The Bog on the Mountaintop

| By on Endless Forms Most Beautiful

BioLogos is pleased to announce the addition of Kathryn Applegate as our director of Web site development. Applegate’s scientific background will bring a much-needed voice to the ongoing discussions at The BioLogos Forum, as she now begins blogging on a regular basis.

In 2004, I hiked 190 miles across England, from coast to coast, with three friends. We had many adventures along the way, but one of the most memorable occurred on our third day, when we ascended out of the valley pictured above on our way to the heavenly town of Grasmere. After several hours of steep uphill climbing, we come out on a high, flat place, where we rested to take in the enormity and grandeur of the view.

All in a moment, peace and amazement turned to panic when I stepped into a bog. What appeared to be solid, mossy ground gave way and I plunged up to my thigh in thick mud. I struggled vigorously, but to no avail—the suction was intense, and I could feel cold, wet mud creeping into my boot.

One of my friends came to the rescue, grabbing my pack to relieve me of the weight. It took every ounce of my strength to hoist myself out of the mud. The whole ordeal must have lasted less than two minutes, but it left me exhausted, and I spent the rest of the day carefully testing every step.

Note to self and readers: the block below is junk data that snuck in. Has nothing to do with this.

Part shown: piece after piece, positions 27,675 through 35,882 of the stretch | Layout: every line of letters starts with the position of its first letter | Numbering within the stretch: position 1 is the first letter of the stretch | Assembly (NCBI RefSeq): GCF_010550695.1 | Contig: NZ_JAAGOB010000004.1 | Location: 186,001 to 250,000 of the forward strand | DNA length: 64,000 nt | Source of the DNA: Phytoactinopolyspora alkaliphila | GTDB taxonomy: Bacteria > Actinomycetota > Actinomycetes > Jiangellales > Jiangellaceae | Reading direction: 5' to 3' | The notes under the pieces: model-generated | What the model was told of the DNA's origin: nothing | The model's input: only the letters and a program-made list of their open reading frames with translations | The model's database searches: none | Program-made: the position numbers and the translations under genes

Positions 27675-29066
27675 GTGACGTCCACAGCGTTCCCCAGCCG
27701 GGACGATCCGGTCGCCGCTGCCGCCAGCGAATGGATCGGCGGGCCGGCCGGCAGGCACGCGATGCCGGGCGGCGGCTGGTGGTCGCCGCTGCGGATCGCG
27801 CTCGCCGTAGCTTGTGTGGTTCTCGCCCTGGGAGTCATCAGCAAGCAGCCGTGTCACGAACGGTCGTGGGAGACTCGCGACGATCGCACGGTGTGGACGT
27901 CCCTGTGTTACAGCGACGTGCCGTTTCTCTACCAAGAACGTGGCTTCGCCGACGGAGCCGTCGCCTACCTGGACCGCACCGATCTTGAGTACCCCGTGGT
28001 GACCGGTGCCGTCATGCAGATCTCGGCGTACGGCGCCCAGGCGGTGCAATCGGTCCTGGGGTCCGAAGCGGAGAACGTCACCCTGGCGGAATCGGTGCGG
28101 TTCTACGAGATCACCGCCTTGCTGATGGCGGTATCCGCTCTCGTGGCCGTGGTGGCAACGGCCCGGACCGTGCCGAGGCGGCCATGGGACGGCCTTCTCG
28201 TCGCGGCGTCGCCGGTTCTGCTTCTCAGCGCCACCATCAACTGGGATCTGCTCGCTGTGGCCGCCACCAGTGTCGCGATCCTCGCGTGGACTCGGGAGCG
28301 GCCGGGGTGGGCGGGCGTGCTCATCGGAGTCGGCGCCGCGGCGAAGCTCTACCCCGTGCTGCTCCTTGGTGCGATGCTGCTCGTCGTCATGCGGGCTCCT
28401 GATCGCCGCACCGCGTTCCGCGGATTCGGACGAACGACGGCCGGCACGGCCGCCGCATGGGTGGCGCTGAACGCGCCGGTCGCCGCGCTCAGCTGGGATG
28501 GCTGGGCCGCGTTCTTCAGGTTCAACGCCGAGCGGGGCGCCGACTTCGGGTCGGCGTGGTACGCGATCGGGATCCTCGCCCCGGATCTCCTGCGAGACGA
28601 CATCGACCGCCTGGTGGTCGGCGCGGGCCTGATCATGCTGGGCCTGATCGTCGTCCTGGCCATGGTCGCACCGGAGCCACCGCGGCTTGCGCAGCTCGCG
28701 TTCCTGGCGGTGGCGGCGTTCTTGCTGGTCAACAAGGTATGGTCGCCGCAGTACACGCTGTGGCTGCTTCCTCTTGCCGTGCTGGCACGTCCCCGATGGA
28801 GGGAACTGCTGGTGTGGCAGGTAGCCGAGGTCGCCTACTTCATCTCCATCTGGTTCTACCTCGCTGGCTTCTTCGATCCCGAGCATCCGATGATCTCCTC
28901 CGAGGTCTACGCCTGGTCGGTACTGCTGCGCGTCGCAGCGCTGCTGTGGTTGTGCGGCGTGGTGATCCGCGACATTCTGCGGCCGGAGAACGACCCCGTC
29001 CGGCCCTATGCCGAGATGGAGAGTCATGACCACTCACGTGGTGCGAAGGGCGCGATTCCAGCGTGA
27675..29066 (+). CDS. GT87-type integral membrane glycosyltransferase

Now, having spent four years in Louisiana, I know a thing or two about swamps. But who would have guessed there would be a bog on a mountaintop? I thought mountains were supposed to be firm and unshakable!

In many ways, I think the Evangelical community’s approach to science is like a bog on a mountaintop. For the most part, Christian theology is solid and trustworthy. Our traditional interpretations of the Bible have been carefully worked out and refined by theologians over hundreds of years. Moreover, Christian doctrine has proved to be a practically and spiritually powerful framework for literally billions of people.

But there are weak spots in our understanding, and how many believers relate to evolutionary science is one of them. Some folks distort the science to fit their theological pre-commitments. Others accept evolution but trivialize Scripture by rejecting its divine inspiration. Still others experience cognitive dissonance when they learn the evidence for evolution, and end up leaving the church altogether.

As regular readers of this blog know, there is another way—the difficult path of reconciliation. The BioLogos website has existed for less than a year now, but it has already made important progress toward this end. Pete Enns and others have done a terrific job of outlining many of the hermeneutical issues we must consider, while Darrel Falk, Karl Giberson, and others have described much of the scientific evidence for evolution. I am so pleased to be joining them in the quest to achieve a coherent, decidedly biblical understanding of how God has created—and continues to create—life using natural processes.